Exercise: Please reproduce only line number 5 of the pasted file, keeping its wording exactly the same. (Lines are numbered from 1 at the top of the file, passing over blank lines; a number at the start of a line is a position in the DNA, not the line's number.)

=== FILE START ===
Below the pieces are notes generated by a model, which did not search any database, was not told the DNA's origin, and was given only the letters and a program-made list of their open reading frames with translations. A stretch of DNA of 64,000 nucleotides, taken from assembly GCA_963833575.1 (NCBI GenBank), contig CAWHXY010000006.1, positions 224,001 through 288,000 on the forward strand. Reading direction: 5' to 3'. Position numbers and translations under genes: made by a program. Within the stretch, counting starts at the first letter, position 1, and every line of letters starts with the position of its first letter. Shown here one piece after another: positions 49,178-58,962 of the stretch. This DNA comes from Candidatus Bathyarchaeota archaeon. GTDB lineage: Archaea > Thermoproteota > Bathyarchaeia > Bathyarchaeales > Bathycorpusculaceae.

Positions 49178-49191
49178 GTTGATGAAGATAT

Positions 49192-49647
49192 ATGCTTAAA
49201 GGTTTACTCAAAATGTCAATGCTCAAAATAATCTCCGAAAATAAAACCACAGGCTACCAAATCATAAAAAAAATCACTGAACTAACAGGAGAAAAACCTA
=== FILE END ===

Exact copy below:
49192 ATGCTTAAA